Reason 2. Lack of context.

Localization of the game is much more than just a translation. Unfortunately, many continue to treat this process as a trivial translation without any difficulties.

Explain the difference. In direct translation of text and dialogues, translators and actors do not understand what character they play for, there is no context for the situation.

Many developers give as a source file with a set of text segments for translation, and the localizer needs to figure out for itself what and where it belongs.

As a result, such pearls are obtained as “Spent” from GTA: San Andreas. In the original there was the slang word "Wasted", which translates as "Done" or "Overwhelmed." But the context was lost during the translation, which is why the legendary “Spent” appeared. Although it only pleases that it was a pirate translation, and not an official one.

Context is also the character of the characters. And without him, it is extremely difficult to guess exactly how the hero should be voiced, what intonations are peculiar to him, whether he is inclined to impulsiveness or, on the contrary, prefers to speak quietly.

If the developer did not bother to give any meta-information about the heroes and the NPC, especially if they have similar nuances, it can turn out like in Far Cry 3 with the voice of a character named Dennis Rogers.


It turns out that the character must have an emphasis, which he speaks about himself in the story campaign. But nobody warned the localizer about this. Therefore, the emphasis was removed, and a cult video from the voice actor appeared on the network.

Sometimes the voice actors don't even know what their characters look like, and can only guess about their character. After all, they come only text scripts, from which you can not get too much information. And the actors can only see the result of their work in the released game, but not before.

Reason 3. Word games and language features.

Game developers love verbal puns - they bring a highlight to the game. They like to call characters “talking” names and give hidden references to other works of the gaming industry, literature, cinema and other industries.

But all this is fiercely hate localizers, because because of these highlights, it becomes much harder to localize the game at times.

Take, for example, the acclaimed Ukrainian game STALKER: Shadows of Chernobyl. Very remarkable are the replicas of the bandits, which the hero often encounters in shootouts.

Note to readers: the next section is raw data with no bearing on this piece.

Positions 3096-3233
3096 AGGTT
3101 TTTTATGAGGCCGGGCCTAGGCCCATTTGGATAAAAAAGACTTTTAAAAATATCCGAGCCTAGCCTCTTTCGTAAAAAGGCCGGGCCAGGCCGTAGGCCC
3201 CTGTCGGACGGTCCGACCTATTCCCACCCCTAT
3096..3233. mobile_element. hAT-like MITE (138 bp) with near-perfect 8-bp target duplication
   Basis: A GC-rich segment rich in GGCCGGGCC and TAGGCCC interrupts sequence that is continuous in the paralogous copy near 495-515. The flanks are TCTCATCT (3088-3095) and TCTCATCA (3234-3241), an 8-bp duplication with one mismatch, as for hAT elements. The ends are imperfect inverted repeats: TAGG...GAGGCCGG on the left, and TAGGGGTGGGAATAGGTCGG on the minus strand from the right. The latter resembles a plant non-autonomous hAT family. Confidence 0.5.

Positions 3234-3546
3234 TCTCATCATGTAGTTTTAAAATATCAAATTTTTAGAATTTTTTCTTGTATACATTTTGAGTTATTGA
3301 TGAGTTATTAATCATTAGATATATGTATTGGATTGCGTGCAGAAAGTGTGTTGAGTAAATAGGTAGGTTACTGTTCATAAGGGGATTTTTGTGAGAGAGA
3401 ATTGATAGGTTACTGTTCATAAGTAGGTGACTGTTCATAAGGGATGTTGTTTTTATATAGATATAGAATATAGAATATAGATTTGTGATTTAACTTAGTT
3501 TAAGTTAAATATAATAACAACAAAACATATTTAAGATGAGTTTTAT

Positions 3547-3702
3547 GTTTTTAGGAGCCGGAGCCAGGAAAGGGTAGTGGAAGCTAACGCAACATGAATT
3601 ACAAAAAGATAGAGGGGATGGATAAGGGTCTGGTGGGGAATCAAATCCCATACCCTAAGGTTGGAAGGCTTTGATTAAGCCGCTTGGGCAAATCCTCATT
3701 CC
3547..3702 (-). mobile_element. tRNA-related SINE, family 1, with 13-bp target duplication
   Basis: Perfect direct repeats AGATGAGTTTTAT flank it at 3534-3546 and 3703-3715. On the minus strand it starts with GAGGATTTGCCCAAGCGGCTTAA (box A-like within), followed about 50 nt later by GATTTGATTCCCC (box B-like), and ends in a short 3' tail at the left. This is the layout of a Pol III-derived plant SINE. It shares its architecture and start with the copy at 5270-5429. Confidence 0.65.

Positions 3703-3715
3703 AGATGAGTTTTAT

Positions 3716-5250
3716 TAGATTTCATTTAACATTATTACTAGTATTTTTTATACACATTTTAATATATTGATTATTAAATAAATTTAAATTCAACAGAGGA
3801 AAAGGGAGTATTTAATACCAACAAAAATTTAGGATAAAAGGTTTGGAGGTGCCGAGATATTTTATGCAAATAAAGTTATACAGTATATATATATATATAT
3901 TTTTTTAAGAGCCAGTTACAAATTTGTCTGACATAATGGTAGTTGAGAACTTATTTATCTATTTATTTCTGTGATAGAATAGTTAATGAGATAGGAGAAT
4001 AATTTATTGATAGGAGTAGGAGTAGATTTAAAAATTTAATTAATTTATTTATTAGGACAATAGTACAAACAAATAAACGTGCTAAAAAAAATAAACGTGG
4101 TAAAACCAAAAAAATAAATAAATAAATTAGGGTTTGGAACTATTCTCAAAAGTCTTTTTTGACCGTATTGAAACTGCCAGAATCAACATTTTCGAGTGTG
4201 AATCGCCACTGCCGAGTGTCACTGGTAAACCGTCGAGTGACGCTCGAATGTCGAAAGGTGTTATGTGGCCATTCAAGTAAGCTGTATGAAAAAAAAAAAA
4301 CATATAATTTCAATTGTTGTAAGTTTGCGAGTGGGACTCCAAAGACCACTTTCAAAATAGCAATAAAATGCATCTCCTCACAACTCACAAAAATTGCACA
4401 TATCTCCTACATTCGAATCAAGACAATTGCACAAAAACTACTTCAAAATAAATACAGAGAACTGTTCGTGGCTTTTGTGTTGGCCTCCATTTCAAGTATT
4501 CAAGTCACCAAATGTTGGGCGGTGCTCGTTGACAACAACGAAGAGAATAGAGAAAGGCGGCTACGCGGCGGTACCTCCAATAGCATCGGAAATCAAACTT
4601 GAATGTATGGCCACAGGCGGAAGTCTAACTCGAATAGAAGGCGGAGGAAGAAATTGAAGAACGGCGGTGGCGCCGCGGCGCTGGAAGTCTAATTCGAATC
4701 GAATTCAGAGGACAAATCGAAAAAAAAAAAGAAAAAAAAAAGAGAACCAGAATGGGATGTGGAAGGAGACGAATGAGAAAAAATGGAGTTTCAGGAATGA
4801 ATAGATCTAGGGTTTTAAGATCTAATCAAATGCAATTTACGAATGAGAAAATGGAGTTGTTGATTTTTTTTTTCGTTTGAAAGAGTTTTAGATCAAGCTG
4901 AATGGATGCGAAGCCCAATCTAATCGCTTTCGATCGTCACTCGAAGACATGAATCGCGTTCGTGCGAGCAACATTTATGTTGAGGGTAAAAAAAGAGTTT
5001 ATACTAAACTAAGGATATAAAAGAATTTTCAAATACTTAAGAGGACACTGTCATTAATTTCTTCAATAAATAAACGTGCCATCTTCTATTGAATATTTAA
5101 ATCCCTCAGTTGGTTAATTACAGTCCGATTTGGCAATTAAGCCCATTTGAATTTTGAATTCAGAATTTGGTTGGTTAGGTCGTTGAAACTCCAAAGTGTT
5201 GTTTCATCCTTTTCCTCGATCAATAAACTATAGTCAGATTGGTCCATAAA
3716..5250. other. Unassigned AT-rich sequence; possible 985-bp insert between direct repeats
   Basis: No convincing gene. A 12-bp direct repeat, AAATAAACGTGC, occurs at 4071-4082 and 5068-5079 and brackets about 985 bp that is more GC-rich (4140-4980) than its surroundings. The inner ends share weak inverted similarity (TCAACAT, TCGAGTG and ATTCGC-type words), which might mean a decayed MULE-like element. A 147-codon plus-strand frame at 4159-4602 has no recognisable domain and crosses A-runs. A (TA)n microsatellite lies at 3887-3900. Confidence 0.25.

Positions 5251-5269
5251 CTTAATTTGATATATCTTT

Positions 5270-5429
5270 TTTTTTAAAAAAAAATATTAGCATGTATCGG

"Blah, I caught the olive."
"Shiki-bricks and in the ladies."
"Come on, we hate it here."
"Fraer piled up Honduras."
“Shva hoof move”.

And this is just a couple of quotes. Imagine how it would be to translate them, for example, into English without knowing the context and a deep understanding of slang expressions. True, the localization team of the “Stalker” into English was occupied by the development team itself, so more or less appropriate expressions were picked up by meaning. The English localization turned out with a Ukrainian accent, but in the sense it was not bad.

In the case of localization from English has its own nuances associated with the features of the language.
For example, action logs in RPGs are conducted using a set of triggers and symbols. Let's say your character hit the monster:

[Forest wolf] was hit for [22 points] by [hero's arrow].

The blocks in brackets vary, depending on the situation. Instead of [Forest wolf] it may be [Dragon], but the essence will remain unchanged.
To adapt this simple idea for the Russian language, you need to invent a bunch of bicycles. And all because in Russian words are separated by gender and still leaning.

There are difficulties in localizing the game world. For example, it is easy to translate the words “Shop” - “Shop”. But how to put 7 letters into a picture, where there used to be 4, is a question.

Reason 4. Technical difficulties for full localization

If the developers think about future localizations and lay enough flexibility to adapt the game to a specific market, then the localizers themselves call such a game “localization friendly”.